I’m interrupting my series of Django Unchained posts to bring you this piece of movie news: The passing of Deanna Durbin at the age of 91 was announced by her son through a newsletter for his mother’s fans. If you’re under 85, you may well have read that and asked, “Who?” She was one of the world’s biggest movie stars in the 1930s and ’40s, and she started out before she was a teenager.

Her career is often discussed in conjunction with Judy Garland’s, and not just because they were born a few months apart. They performed together in an MGM short film called Every Sunday. The apocryphal story goes that MGM mogul Louis B. Mayer saw the film and instructed his underlings to fire “the fat one,” meaning Garland, only the flack misunderstood and fired Durbin instead. Whatever the studio’s real reasons for letting her go, for a few years it looked like MGM made the wrong move. Durbin promptly went to Universal Pictures and starred in Three Smart Girls, a wildly successful musical comedy that won a Best Picture Oscar nomination and saved its studio from ruin. She was all of 14 years old. That movie’s success led to a string of similar films that showcased her talent for singing; her high, light soprano was particularly well-suited to operetta and ballads. She and Mickey Rooney were awarded a special Oscar in 1938 for “bringing to the screen the spirit and personification of youth.” However, she grew dissatisfied with the relentlessly wholesome material and monotonous roles she was handed. Offscreen, when she tried to marry a second time, Universal pressured her not to go through with it and instead remarry the husband whom she had divorced. She wound up retiring from show business in 1948 and never returned, raising a child and living quietly, and staying married to that second husband for almost half a century. Meanwhile, Judy Garland was allowed to grow up onscreen and take on roles that acknowledged her becoming a woman, and as a result her movies are far better remembered than Durbin’s.

And if Garland had enjoyed a long life and productive career, this would have made for a tidy little morality tale, but we all know that’s not what happened. (Too bad Garland and Durbin were broken up, too. They made a pretty nice team.) Surveying Durbin’s movies, which are filled with teenagers who never smoke, drink, curse, have sex, or do anything remotely objectionable, it’s striking how little our fantasies have shifted about the world we wish our kids, and especially our girls, occupied. Seriously, if Durbin ever caught the High School Musical series, she would have found it awfully familiar. I can’t help but think about the way she left her career when I look out and see all these actresses who get pigeonholed into these good-girl roles before they’re old enough to drive and then are stuck there until they’re 30. Is it any wonder that so many of them act out in public or see the need to break with their pasts as radically as possible (see: Spring Breakers)? Don’t get me wrong; in many ways, women have it much better now than they did in 1936. Still, it’s depressing to see so many young actresses today being pushed into the same constraining box that made Deanna Durbin walk away.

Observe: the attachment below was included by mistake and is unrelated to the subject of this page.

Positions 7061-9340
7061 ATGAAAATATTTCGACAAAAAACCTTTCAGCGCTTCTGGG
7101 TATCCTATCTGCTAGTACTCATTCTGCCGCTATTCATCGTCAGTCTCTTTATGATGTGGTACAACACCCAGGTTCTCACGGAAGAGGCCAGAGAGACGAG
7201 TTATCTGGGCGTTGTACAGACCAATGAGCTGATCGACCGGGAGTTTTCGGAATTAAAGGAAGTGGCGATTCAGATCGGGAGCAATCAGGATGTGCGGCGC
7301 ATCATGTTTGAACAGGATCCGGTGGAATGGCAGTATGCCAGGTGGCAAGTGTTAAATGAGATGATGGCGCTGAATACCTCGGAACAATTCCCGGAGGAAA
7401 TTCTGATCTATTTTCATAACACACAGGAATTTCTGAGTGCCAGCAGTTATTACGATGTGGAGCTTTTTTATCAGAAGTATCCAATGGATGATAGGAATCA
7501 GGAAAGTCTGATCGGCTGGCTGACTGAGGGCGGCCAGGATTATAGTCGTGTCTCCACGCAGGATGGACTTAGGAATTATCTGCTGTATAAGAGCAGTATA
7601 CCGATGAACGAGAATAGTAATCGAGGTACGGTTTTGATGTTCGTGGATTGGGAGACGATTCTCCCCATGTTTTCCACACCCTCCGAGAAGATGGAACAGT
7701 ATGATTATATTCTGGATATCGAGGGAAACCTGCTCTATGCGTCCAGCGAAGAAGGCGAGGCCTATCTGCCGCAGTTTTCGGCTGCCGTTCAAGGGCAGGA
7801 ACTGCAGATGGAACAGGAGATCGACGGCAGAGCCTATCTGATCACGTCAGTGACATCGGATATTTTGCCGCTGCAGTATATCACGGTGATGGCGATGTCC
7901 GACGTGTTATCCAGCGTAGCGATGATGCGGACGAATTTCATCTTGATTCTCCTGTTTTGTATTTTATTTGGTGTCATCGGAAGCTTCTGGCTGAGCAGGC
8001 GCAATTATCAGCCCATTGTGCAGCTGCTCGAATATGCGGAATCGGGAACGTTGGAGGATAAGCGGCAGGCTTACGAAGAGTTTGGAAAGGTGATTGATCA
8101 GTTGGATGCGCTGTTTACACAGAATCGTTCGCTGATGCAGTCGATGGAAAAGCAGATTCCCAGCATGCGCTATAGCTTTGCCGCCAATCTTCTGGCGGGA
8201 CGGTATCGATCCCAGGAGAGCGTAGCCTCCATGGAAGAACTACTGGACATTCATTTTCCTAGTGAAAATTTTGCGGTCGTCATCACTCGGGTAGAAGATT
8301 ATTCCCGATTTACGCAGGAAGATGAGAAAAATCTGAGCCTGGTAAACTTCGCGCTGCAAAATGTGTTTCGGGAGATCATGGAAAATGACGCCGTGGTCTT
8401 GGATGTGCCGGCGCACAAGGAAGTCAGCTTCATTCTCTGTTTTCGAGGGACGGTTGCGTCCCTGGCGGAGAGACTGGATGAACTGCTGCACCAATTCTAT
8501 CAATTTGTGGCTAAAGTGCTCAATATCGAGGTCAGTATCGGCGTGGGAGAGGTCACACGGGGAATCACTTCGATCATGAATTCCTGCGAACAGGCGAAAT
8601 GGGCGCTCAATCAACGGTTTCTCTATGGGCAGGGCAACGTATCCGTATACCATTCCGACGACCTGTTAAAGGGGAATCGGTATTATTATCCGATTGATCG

Lola's Rectangle (6)

If you want to check out what Durbin was about, many of her films can be seen in their entirety on YouTube. I would recommend Christmas Holiday, which despite its title is a dark and moody thriller directed by Robert Siodmak, who would go on to a distinguished career in film noir. This film was made during the tail end of her career, when she was 22. She portrays a nightclub hostess who marries a charming playboy who turns out to be a compulsive gambler and a killer. (He’s played by Gene Kelly, cast unsuccesfully against type.) Instead of her usual operetta fare, Durbin sings “Spring Will Be a Little Late This Year” and doesn’t sound out of place in a jazzy song. Actually, she sounds bored, but her character is supposed to be bored as she sings it. Her crisp presence and instinctive sense of timing are evident in all her movies, but here she gives a creditable performance as a woman who still loves her husband even after finding out what he really is. Seeing this, you can’t help but wonder what else she might have accomplished as a grown-up performer. But she chose peace of mind and a family, and lived long and presumably well. That, and the performances she left us, are worth celebrating.


  1. Excellent article. Just one correction: Deanna was married three times. Her second marriage was to director Peter Jackson, by whom she had a daughter, Jessica. But the marriage only lasted for two years. In the late 1940s, Deanna had “had it” with the Hollywood machine and the limited opportunities she was being given to take on more appropriate roles for her age and intellect. So she dramatically ended her career by moving to France and going into a life of total seclusion from the press and publicity (which she broke only once, when she granted an interview to a photojournalist at the age of 59). About a year after moving to France, she married Charles David, the French director of her movie “Lady on a Train.” That (third) marriage produced a son, Peter, a medical researcher, who announced his mother’s death a few days ago, and the marriage lasted just shy of 50 years (until Mr. David’s death in 1999).